Folsom's 93

The Lives and Crimes of Folsom Prison's Executed Men

Scandal in Prison Baseball

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Image: CA State Library 1913

Folsom State Prison started hosting amateur baseball games around 1913, although prior to this, the inmates participated in ball games during the annual July 4th Folsom Field Day that began in 1904. Amateur teams around California even came by for a game. Every weekend and every holiday the teams played; something the convicts—both players and spectators—looked forward to. Prison staff were also enthusiastic about this entertaining break in monotony. Captain of the Guard, P.J. Cochrane said of Folsom’s team in 1921: “I’d like to put this bunch of rock breakers up against that San Quentin nine. And I don’t think any of them would try to ‘break’ going over and back to do it, either,” he added proudly.

America’s favorite pastime, however, could not go without some underground dealings, especially in prison. Outside the prison walls, the “Black Sox” debacle rocked the baseball world in 1919 and in 1928, Folsom experienced their own scandal. Folsom boasted a four-team league, comprised of the Bon Tons, representing the white collar inmates, The Machine Shop, made up of the athletic roughnecks, The Bakers, and the Chapel, whose players were said to have a “religious bent.”

Despite the prison’s explicit rules against betting, players and spectators wasted no opportunity to wager on their favorite players. Currency came in the form of tobacco which in those days, was rationed out twice a month. It was a hot commodity. A clique of gambling inmates soon became the kingpins by not only fixing certain players, but then selling the winnings to the losing bettors at an exorbitant price.  When prison officials caught on, they discovered crooked players on all four teams, “including the supposedly up-righteously Chapel nine,” one newspaper said. The Warden disbanded the teams and officials at San Quentin joked that Folsom’s new teams would be based on its different classes of criminals:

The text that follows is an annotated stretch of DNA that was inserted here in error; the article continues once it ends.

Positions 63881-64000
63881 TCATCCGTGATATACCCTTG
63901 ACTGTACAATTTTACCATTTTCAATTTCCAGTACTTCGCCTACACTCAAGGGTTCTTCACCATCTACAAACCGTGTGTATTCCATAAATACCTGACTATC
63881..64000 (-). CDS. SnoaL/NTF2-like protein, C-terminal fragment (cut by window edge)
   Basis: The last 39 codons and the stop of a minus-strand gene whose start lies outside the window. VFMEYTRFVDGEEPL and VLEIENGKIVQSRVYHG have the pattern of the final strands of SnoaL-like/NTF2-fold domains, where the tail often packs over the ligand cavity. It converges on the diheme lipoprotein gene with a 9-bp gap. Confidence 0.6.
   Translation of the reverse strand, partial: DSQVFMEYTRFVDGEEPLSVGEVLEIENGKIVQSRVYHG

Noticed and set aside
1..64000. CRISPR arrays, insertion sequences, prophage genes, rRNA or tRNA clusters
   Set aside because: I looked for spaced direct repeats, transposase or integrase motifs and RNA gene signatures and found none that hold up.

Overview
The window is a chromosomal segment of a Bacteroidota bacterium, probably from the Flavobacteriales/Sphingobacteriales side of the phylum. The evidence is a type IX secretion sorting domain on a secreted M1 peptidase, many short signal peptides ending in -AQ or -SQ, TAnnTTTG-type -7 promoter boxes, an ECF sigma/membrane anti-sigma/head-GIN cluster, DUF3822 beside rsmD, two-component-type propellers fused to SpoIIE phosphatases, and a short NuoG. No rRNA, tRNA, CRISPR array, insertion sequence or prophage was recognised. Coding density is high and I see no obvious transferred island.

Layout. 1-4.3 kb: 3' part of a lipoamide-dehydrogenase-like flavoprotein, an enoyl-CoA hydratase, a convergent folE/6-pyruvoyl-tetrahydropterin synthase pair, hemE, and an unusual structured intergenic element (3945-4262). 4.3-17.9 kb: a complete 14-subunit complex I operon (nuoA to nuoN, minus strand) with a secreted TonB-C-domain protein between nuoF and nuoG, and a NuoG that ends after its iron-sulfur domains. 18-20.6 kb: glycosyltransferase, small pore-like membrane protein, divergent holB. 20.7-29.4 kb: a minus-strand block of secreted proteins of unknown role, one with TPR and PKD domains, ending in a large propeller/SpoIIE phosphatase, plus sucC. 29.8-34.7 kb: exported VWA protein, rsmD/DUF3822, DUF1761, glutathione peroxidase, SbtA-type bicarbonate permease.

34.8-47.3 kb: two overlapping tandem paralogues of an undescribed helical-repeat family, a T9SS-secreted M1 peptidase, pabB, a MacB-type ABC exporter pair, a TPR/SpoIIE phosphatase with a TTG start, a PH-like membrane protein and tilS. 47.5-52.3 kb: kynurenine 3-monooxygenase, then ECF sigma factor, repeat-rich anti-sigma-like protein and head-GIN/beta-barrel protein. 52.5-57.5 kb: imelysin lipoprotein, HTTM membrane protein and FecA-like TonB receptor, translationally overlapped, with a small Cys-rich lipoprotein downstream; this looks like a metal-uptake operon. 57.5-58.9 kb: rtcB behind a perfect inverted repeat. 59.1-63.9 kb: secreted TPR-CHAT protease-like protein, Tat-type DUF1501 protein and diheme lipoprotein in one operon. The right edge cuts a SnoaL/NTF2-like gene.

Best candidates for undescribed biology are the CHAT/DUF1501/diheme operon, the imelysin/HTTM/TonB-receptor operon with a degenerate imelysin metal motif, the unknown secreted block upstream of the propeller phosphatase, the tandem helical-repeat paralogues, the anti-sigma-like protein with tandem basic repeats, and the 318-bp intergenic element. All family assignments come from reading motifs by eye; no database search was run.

“. . . the forgers will be Short Story Writers teams. The gas pipe thug element will be represented by the Plumbers. Safe crackers, of which there are a large number within Folsom’s confines, have dubbed their team the Bombers. Second story workers, who are to have a representative team, are undecided as yet upon a name. It is said there is divided opinion whether they shall call themselves the Human Flies or the Social Climbers.”

Author: April Moore

I am the author of two books: Folsom's 93, a historical nonfiction about the men executed at Folsom State Prison; and a women's fiction, Bobbing for Watermelons. I'm also an illustrator and I love collaborating with other writers and artists. Catch me at

One thought on “Scandal in Prison Baseball

  1. My word, that is interesting. Usually when I think of fun things to do in prison all I can come up with is mind games, and making music with the bars. But playing baseball sounds fun and entertaining. If I ever go to prison I’d like to play baseball :p

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